The Sweetest DreamBook - 2003
While Frances Lennox, uncomplaining and unsentimental about her roles as a 1960s earth mother for a string of "screwed up" post-war children, serves up endless nurturing at the crowded kitchen table of a large North London house, her ex- husband pursues revolution on all-expenses-paid trips and conferences. Occasionally he drops by for free meals or to dump one of the children, or wives, of another failed marriage on Frances's doorstep. Lessing is able to turn a dispassionate eye on the economics of free love, in which women usually pay. From swinging-'60s London to liberated sub-Saharan Africa, the author depicts the human faces of a broad canvas of issues in this polemical piece. The novel ranges from anorexia to AIDS to casting a questioning eye at the morality of the travelers on the World Bank gravy train. Moving from London to the tragic landscape of post-independence "Zimlia" (a thinly veiled Zimbabwe), Lessing documents the social movement and lost dreams of a post-war generation, for whom "it is always The Dream that counts.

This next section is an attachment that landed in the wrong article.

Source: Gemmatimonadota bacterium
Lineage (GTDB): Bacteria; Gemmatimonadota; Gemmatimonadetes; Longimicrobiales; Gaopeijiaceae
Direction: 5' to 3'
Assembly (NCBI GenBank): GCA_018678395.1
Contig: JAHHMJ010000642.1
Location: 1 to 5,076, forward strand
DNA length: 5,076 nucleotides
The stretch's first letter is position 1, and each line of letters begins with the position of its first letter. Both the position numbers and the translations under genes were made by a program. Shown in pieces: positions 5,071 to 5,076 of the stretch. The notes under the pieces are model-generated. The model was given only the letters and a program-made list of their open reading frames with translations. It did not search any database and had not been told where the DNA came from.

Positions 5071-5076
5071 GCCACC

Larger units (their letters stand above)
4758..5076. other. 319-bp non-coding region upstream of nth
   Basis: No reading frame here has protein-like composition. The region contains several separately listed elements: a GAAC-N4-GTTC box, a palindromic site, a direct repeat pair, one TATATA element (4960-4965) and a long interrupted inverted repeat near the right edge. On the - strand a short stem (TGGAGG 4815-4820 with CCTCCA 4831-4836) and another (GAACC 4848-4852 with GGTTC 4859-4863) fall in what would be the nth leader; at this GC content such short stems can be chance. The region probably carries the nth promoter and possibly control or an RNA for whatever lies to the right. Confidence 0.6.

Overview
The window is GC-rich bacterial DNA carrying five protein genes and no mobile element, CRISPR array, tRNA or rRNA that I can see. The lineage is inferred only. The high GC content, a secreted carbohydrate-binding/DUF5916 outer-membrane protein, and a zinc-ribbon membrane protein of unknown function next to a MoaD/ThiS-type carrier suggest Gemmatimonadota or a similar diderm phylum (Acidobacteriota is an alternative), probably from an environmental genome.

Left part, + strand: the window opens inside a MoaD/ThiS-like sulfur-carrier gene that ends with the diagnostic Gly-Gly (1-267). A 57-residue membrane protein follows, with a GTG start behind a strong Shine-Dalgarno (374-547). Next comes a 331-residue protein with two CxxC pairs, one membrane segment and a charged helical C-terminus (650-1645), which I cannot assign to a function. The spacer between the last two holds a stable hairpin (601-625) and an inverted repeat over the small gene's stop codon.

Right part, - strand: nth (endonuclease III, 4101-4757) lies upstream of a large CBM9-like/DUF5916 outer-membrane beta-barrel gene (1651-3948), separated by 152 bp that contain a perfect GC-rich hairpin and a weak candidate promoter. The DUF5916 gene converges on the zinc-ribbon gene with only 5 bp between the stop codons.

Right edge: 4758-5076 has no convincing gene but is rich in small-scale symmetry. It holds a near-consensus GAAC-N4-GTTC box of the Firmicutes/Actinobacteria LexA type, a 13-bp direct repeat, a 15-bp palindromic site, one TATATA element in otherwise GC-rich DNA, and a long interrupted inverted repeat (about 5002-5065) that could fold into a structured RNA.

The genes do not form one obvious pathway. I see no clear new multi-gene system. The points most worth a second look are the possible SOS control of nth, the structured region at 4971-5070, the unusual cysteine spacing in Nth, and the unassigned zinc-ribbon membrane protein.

Publisher: New York : Perennial, 2003, ©2002
Edition: 1st Perennial ed
Characteristics: 479 pages ; 21 cm